“Doing Business with Nigeria” is the title of the first opening webinar of the edition “Road-Show WEBINAIRES EXPORT: DOING BUSINESS 2023” organized by the Moroccan Association of Exporters (ASMEX), on Tuesday, January 17, 2023. This virtual meeting follows the development of trade and bilateral relations between the two countries. This conference was chaired by Ms. Saloua Karkri, President of the ASMEX Africa Commission and moderated by Mr. Brahim Allali, expert in corporate internalization strategy.
In her opening remarks, addressed to more than 135 companies present at this virtual meeting, Ms. Saloua Karkri, noted that: “Nigeria is one of the largest economic markets in Africa with which Morocco has committed to several major projects, in particular the major “GAZODUC” project. The primary objective is to seize existing investment opportunities and make the most of them, in particular through the African Free Trade Area (ZLECAF) which aims to strengthen trade between the countries of the continent in general, and exchanges between Morocco and Nigeria in particular”. It should be noted that out of the 3 billion dollars raised for African startups, the largest share goes to Nigerien startups, hence the interest in boosting trade between Rabat and Abuja.
In this sense, Mr. Brahim Allali reported on the major joint projects between the two countries: “The visit of King Mohammed VI to Nigeria in 2016 and the visit of His Excellency Muhammadu Buhari to Morocco in 2018 marked a historic moment in the history of relations between the two countries. Among the major projects linking the two nations, we will cite the gas pipeline megaproject (5,600 km), approved seven years earlier during the royal visit, and which will also have a great impact on bilateral relations between the two countries, thanks to the zone of free trade (Zlecaf) which will facilitate the free movement of goods and services, and will strengthen the exchange of expertise. Mr. Allali pointed out that the Nigerian market is full of important sectors with high export potential, which have not been exploited, such as that of the mechanical and metallurgical industry (IMM), Electronics/Electrical, Chemicals-Parachemicals in more of the Agribusiness and Fisheries market which presents countless opportunities for Moroccan investors and exporters.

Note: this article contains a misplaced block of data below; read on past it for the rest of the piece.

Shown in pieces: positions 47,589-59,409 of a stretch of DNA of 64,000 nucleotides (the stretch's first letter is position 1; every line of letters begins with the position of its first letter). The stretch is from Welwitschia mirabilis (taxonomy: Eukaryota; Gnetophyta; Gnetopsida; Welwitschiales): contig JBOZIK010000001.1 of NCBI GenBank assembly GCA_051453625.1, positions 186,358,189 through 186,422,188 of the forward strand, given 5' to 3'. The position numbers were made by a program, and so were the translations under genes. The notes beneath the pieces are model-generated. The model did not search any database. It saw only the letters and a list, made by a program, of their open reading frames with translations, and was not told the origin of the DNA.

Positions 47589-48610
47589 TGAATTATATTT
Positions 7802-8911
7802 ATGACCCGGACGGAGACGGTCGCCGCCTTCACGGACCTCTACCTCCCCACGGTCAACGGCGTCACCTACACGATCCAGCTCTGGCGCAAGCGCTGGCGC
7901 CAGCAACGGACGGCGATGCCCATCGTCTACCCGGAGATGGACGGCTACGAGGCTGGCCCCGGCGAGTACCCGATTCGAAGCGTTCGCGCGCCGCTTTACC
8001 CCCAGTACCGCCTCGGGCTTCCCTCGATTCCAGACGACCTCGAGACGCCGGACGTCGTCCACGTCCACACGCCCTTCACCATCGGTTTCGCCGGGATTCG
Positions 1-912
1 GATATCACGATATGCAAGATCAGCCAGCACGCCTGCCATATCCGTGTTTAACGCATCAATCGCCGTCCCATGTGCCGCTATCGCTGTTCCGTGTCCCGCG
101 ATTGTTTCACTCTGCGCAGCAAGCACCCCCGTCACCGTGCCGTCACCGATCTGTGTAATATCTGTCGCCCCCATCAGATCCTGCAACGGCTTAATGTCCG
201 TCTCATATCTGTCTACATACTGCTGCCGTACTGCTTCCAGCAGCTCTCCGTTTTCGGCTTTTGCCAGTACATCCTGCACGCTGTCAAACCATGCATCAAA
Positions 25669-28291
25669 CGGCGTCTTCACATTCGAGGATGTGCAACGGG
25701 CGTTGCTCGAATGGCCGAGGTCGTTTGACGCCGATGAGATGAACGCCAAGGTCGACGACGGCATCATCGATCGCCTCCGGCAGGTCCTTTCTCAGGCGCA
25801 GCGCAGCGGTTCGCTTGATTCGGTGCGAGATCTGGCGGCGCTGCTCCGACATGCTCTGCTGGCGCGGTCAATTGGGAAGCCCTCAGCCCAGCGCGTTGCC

Note that Nigeria’s main trading partners in 2022 are: the European Union; India; Canada ; United States ; and Indonesia with trade mainly concentrated on export and composed of 89% of mineral fuels; 3% maritime or river navigation, 2% fertilizer; 1.30% cocoa and its preparations; 4% other products.
Trade between Morocco and Nigeria nevertheless remains insufficient and does not at all reflect the impact of the two countries on the continent, but the potential for development is considerable and both parties are determined to develop it in the years to come. It should be noted that imports and exports between the two countries have increased over the period 2019-2022: Morocco has become Nigeria’s 38th supplier in 2022 against a position of 43th in 2019 while Nigeria went from 65th to 56th supplier to Morocco.
Nigeria’s assets as a land of investment begin with its strong population growth estimated at more than 225 million inhabitants in 2022 with a population growth rate of 2.53% (the country the country populated by Africa). This country is also the 1st power in Africa in terms of GDP (440.8 billion dollars in 2021), with a significant hydrocarbon resource. 1st African producer and 5th world oil producer. 11th proven oil reserve in the world. 9th proven GAS reserves. 5th world producer of Cocoa, with large mining potential (Reserve of gold, baryta, tin, zinc, iron ore, coal, limestone, niobium, lead and others…. Rapid development of financial technology and the film industry (Nollywood) and high growth potential.
Moreover, for the most promising sectors, Mr. Allali particularly cited agriculture and agro-food with the production of mechanized crops such as rice, corn, sugar cane… He also cited oil (production, but above all refining and by-products), construction, civil engineering, construction, carpentry, interior decoration and maintenance, communication and e-commerce (mobile telephony, IT products and equipment, e-distribution, etc.) and finally, energy through the production and distribution of electricity.